Contact: State Rep. Zack Taylor
Office: (405) 557-7372
OKLAHOMA CITY – State Rep. Zack Taylor, R-Seminole, today commented on the passage of a bill that will give people with felonies on their records the opportunity to still seek occupational licensing for certain professions as long as the crimes are not violent or sexual in nature. The bill accomplishes occupational licensure reform in conjunction with criminal justice reform.
House Bill 1373, known as “Fresh Start,” passed the House by a vote of 96-2. It now moves to the state Senate.
“This allows people who have made some mistakes to still be able to re-enter the work force, to take care of themselves and their families and to contribute to their communities,” Taylor said. “This also helps reduce the chance that people who have paid their debt to society will end up back in prison.”
Taylor said his effort is aimed at helping reduce Oklahoma’s incarceration rate in a way that still protects public safety.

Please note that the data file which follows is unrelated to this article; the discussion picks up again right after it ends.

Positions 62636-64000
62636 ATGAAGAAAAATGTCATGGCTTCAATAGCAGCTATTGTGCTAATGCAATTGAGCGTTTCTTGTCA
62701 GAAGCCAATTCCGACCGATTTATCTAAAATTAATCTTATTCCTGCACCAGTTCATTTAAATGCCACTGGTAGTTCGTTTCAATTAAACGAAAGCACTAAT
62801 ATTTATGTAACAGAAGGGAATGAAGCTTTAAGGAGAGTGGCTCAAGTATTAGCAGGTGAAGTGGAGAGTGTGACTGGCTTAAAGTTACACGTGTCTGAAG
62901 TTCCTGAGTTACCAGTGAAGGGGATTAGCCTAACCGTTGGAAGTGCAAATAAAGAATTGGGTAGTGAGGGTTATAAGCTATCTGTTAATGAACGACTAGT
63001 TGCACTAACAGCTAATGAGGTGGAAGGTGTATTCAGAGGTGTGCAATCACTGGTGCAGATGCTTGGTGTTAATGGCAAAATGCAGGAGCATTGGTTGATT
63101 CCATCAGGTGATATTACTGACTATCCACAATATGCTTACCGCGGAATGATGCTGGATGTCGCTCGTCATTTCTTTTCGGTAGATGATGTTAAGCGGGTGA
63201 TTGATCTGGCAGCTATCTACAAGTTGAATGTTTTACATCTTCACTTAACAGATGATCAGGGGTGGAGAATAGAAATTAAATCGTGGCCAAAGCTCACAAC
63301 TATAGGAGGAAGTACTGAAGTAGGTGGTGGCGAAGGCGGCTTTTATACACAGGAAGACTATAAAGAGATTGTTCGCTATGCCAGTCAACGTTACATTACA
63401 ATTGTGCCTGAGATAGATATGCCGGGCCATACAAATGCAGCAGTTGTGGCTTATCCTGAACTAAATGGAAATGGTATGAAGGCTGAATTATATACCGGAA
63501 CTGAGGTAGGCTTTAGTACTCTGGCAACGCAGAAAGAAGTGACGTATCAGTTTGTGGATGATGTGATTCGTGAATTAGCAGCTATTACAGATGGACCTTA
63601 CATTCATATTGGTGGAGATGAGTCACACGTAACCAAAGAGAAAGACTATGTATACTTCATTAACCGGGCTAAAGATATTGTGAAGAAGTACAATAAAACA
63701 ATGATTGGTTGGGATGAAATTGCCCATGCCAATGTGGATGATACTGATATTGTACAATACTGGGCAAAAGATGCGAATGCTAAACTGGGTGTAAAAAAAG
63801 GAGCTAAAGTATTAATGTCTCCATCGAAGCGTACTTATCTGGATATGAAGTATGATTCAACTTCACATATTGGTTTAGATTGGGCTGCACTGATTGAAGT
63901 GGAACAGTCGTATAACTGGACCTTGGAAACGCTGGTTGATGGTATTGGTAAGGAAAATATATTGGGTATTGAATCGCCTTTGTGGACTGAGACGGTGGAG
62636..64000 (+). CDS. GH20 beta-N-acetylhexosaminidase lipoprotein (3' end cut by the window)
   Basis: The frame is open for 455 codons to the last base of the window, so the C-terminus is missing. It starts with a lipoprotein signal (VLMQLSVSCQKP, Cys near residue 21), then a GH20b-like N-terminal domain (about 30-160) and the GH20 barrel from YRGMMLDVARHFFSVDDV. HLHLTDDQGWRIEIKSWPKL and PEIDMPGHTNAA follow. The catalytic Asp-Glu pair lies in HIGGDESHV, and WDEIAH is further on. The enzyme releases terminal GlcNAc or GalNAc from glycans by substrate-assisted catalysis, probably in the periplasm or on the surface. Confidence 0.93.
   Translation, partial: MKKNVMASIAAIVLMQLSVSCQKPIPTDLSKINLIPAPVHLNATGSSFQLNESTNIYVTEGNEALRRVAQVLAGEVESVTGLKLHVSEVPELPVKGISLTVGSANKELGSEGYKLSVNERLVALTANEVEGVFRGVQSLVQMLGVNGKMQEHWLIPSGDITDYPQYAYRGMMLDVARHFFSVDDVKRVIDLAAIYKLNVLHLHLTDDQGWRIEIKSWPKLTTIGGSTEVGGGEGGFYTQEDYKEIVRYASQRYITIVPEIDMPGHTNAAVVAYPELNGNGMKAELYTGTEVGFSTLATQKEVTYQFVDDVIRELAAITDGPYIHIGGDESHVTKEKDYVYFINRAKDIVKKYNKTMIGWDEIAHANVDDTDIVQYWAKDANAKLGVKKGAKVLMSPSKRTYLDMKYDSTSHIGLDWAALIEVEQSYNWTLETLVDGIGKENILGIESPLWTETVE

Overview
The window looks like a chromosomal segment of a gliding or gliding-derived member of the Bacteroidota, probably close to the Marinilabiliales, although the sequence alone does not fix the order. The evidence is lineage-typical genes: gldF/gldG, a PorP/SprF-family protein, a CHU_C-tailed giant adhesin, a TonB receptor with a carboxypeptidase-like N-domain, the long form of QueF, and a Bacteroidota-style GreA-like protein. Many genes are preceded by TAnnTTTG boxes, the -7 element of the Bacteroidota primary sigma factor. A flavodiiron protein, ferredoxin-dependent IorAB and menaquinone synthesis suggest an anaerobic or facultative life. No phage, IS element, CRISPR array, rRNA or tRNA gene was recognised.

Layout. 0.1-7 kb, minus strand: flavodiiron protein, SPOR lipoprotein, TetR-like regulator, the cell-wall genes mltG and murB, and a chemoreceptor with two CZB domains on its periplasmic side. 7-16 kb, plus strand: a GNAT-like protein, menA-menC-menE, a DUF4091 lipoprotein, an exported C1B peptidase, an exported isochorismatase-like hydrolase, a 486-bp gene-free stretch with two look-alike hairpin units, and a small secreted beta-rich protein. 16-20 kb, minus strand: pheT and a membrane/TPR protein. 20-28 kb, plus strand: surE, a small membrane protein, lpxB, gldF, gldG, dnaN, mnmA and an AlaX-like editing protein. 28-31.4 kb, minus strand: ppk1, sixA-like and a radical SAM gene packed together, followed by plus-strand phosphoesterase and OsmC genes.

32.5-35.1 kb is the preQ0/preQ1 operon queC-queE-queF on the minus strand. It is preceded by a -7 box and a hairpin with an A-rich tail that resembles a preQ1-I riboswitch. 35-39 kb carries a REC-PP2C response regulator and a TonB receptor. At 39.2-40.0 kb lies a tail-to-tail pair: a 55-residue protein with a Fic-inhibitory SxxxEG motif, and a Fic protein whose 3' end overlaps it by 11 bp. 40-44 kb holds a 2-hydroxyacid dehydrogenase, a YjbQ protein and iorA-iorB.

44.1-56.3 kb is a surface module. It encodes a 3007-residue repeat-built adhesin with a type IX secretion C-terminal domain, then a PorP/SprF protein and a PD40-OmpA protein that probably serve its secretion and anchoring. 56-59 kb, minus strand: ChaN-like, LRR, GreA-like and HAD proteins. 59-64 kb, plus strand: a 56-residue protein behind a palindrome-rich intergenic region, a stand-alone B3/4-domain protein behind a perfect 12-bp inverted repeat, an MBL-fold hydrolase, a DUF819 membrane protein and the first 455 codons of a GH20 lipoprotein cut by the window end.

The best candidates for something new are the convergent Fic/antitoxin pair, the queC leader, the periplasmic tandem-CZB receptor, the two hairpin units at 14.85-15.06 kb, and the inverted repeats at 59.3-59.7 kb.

Current state law is vague when it comes to occupational licenses, requiring that applicants be “of good moral character or have not been convicted of a crime involving moral turpitude.” HB 1373 requires the state entity charged with oversight of occupational licensure to explicitly list the specific criminal records that would disqualify an applicant, and allows for denial of licensure only for a conviction of a crime that substantially relates to the practice of that occupation and poses a reasonable threat to public safety.
The measure also specifies that disqualification for a criminal conviction may last for a period no longer than five years, as long as the crime is not violent or sexual in nature and there have been no convictions within that five-year period.
A similar measure passed the House last year but was not heard in the Senate.